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Clin J Sport Med. 2009 Nov;19(6):471-5. doi: 10.1097/JSM.0b013e3181c12c7b.

The reliability of the modified Balance Error Scoring System.

Author information

1
School of Allied Medical Professions, The Ohio State University, Columbus, Ohio 43221, USA. tamerah.hunt@osumc.edu

Abstract

OBJECTIVE:

Study 1 investigated the intraclass reliability and percent variance associated with each component within the traditional Balance Error Scoring System (BESS) protocol. Study 2 investigated the reliability of subsequent modifications of the BESS.

DESIGN:

Prospective cross-sectional examination of the traditional and modified BESS protocols.

SETTING:

Schools participating in Georgia High School Athletics Association.

INTERVENTION:

The modified BESS consisted of 2 surfaces (firm and foam) and 2 stances (single-leg and tandem-leg stance) repeated for a total of three 20-second trials.

PARTICIPANTS:

Participants consisted of 2 independent samples of high school athletes aged 13 to 19 years.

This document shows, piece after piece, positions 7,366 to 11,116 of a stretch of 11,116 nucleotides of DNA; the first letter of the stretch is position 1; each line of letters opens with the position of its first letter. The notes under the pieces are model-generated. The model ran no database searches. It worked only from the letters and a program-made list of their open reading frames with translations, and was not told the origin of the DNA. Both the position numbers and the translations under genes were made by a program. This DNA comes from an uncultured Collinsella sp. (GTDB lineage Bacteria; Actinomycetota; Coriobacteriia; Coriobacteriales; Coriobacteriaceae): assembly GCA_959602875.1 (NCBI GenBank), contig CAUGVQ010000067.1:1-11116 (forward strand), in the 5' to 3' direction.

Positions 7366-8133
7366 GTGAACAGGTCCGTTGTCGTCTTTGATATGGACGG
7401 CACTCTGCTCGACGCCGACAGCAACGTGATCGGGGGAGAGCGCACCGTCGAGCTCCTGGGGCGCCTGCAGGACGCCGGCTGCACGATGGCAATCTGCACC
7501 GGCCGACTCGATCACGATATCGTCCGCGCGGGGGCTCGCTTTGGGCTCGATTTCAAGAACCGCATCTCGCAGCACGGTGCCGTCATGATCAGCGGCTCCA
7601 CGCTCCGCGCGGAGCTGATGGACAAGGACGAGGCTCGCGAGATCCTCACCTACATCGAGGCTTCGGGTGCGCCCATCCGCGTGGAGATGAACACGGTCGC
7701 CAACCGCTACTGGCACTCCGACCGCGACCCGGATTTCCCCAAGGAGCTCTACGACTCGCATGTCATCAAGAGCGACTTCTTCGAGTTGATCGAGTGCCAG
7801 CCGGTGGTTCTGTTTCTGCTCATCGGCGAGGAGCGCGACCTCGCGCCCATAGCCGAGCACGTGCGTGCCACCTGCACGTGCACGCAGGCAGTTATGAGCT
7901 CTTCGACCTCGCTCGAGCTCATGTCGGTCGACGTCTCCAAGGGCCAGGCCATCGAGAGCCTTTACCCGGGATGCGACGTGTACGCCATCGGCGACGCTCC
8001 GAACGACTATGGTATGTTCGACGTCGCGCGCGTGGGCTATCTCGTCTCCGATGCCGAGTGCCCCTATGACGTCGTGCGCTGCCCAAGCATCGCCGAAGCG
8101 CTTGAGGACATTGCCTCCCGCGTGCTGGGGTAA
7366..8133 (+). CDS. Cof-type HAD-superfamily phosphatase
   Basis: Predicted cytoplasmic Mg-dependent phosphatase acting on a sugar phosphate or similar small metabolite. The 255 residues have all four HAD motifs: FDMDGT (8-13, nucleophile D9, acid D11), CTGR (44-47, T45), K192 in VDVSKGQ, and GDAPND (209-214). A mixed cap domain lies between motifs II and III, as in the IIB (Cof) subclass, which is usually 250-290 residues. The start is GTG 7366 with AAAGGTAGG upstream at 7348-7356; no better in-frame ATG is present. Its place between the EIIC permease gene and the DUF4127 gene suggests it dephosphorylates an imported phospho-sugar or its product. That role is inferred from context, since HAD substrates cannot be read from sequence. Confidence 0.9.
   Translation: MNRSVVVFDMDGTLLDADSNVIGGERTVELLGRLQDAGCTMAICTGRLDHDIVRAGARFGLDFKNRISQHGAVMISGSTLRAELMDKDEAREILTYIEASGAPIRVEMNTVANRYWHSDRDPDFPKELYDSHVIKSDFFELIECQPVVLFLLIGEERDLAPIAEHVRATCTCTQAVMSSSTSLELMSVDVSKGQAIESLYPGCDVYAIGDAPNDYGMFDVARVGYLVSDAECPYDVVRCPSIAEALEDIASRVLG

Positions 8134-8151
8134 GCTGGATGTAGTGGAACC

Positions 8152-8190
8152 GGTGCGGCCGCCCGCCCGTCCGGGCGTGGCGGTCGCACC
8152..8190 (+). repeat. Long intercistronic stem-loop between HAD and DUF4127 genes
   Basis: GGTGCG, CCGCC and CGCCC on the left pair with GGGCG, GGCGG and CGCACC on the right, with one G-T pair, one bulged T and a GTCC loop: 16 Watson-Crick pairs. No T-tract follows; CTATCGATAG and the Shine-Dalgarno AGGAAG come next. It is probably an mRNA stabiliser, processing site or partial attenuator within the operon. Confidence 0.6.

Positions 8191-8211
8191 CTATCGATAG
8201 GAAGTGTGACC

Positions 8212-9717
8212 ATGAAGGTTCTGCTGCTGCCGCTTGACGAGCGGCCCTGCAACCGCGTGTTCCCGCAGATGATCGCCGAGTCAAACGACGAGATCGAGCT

MAIN OUTCOME MEASURES:

Percent variance for each condition of the BESS was obtained using GENOVA 3.1. An intraclass reliability coefficient and repeated measures analysis of variance were calculated using SPSS 13.0.

RESULTS:

Study 1 obtained an intraclass correlation coefficient (r = 0.60) with stance accounting for 55% of the total variance. Removing the double-leg stance increased the intraclass correlation coefficient (r = 0.71). Study 2 found a statistically significant difference between trials 1 and 2 (F(1.65,286) = 4.890, P = 0.013) and intraclass reliability coefficient of r = 0.88 for 3 trials of 4 conditions.

CONCLUSIONS:

The variance associated with the double-leg stance was very small, and when removed, the intraclass reliability coefficient of the BESS increased. Removal of the double-leg stance and addition of 3 trials of 4 conditions provided an easily administered, cost-effective, time-efficient tool that provides reliable objective information for clinicians to base clinical decisions upon.

PMID:
19898074
DOI:
10.1097/JSM.0b013e3181c12c7b
[Indexed for MEDLINE]

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